ERIC AMBLER – A Kind of Anger. Bodley Head, UK, hardcover, 1964. Atheneum, S, hardcover, 1964. Bantam, US, paperback, 1965. Reprinted many times.

   I had been the editor and part-owner of Ethos, an experimental international news review which had gone bankrupt, and that I had spent several months in a French mental hospital following a suicide attempt. The investigators, a Paris firm of private detectives, had even managed to worm out of the hospital authorities the fact that I had received shock treatments.

   The narrator is Piet Maas, a Dutch-born English-speaking reporter for the news magazine World Reporter. He’s also a typical Ambler hero, walking-wounded, no one’s hero, but a surprising survivor.

   Mr. Cust, Piet’s employer, wants rid of Piet because he is none to fond of people with mental problems, but he is also incredibly cheap and Piet has five months to go on his contract, so when a story comes up, a humdinger, and there is no one else available, the result is inevitable: “Pete, you shake the long hair out of your eyes, get your ass out of there and find that bikini girl…”

   “That bikini girl,” is related to a story Mr. Cust wants his Paris editor to assign Piet to breaking, a story Piet has little interest in, “ …a man named Arbil had been murdered in Switzerland and the police were trying to find some woman who wore a bikini and had witnessed the crime.” Said girl has been missing some time now, and Mr. Cust doesn’t want to be scooped by Time or Newsweek.

   Piet, like many an Eric Ambler hero before him, is in over his head before he even starts.

   After the War, Ambler seemed to lose track a little. Admittedly he was busy with new-found fame and a career as a screenwriter, but the post-war Ambler books just don’t measure up to his pre-war classics. They aren’t bad books, from anyone else they would be outstanding books, but they just aren’t Ambler at his best.

   That changed with The Light of Day, which Jules Dassin made into the classic film Topkapi. The book introduced a new wry humor into the mix, and Ambler fans waited with some trepidation to see what he would do next. What he did was A Kind of Anger.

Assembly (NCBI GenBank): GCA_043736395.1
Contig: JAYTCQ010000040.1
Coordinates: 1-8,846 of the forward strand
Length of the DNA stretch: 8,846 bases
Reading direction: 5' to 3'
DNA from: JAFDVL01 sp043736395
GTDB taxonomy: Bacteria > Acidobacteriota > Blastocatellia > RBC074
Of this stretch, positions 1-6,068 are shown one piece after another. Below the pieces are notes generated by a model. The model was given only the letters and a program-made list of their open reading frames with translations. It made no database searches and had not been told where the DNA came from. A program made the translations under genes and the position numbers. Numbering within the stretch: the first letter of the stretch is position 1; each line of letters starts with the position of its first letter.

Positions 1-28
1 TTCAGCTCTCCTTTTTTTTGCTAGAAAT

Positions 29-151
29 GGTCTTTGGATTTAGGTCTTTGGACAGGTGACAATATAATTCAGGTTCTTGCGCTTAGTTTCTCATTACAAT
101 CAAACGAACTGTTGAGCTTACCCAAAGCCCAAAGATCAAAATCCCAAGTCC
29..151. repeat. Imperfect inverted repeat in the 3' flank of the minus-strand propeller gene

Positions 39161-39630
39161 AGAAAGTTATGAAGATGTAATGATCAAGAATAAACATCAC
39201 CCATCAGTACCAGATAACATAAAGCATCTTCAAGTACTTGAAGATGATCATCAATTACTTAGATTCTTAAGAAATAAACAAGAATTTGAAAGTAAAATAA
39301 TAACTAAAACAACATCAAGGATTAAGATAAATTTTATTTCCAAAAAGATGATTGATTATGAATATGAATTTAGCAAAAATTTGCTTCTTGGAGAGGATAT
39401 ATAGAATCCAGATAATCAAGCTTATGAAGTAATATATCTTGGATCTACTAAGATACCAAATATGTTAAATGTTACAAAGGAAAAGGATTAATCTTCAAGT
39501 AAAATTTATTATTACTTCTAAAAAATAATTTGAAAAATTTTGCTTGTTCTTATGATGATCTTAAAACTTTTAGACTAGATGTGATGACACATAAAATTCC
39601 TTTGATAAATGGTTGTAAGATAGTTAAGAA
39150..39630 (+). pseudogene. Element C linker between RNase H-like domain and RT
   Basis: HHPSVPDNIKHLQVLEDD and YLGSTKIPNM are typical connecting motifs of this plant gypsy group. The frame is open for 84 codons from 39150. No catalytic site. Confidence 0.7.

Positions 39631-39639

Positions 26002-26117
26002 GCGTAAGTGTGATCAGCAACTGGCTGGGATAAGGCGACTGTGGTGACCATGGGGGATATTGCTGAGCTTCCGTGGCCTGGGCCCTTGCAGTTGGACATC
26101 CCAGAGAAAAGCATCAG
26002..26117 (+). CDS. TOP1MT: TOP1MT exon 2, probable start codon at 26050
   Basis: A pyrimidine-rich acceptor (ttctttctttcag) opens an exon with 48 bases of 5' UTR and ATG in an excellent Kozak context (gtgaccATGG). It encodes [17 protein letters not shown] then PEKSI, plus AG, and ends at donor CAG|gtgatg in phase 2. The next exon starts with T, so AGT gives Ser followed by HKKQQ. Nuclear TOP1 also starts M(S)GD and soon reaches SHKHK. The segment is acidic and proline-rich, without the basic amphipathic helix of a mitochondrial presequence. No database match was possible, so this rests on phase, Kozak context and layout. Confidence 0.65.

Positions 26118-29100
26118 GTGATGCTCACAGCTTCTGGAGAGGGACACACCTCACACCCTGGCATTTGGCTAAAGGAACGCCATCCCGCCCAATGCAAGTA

Sales and reviews said he was back on track and they were both right.

   Piet soon finds why everyone wants the girl in the bikini. Her name is Lucia Bernardi and she was the mistress of a wealthy man in Zurich fleeing his chateau there where he had been tortured then murdered. The man in question is “Ahmed Fathir Arbil, and he was an Iraqi. He was also a refugee.” Worse, he is a former Iraqi police chief, a Colonel who knows where bodies are buried and money hidden, and there are people who would like to find Lucia Bernardi for both reasons — to question her, or silence her. Complicating things more is the fact Lucia met Abril while in the company of an American named Patrick Chase, a suspected con man.

   Chase is actually named Philip Sanger, born in Lyon, France, and what he has to do with everything is where much of the plot comes in.

   Piet, though, is pretty good at what he does, and it is Piet who gets to Lucia first.

   And as luck would have it, Piet finds himself falling for Lucia, and suddenly faced with a choice. He can have the girl or the headline. Solidify his job at World Reporter, get an international by-line, and make his career, rebuilding his life in one stroke; or with Lucia, and Philip Sanger and his wife, Piet can gamble everything on the neatest little bit of international blackmail ever conceived.

   This being an Eric Ambler novel, you only get one guess which path he takes discovering things about himself, falling in love, and of course very nearly ending up dead a few times along the way before Piet, his love, his friends, and justice all get more or less well served.

   Sanger is another example of Ambler’s favorite kind of shadowy figure, the able criminal, one who may be suspected, but can never quite be caught, a smarter and more capable version of Graham Greene’s Harry Lime. In his earlier novels they were men like the murderous Dimitrios, but as the years passed, Ambler developed a kind of admiration for them until in Send No More Roses the able criminal was the hero of the book.

   Ambler remained uneven for the rest of his career, but he also wrote some of the best books of his career like Levanter and Dr. Frigo, not just thrillers, but novels that had something to say, often with a dark sense of humor. There are three distinct eras in Ambler’s work, the early years ending with Cause For Alarm, the post-War years where his books under his own name and in collaboration with Charles Rodda seemed to have lost something they once had, and the era beginning with The Light of Day where Ambler turned back to books walked away from cinema and produced some of his best works.

    A Kind of Anger is prime Ambler, modern in tone, complex, and about people you might actually meet if you hung out in the Europe Eric Ambler types hang out in where the double cross and dark alley always seem more appealing than the straight and narrow. The wry humor added to the mix of intrigue and irony proved a tonic for Ambler and his fans.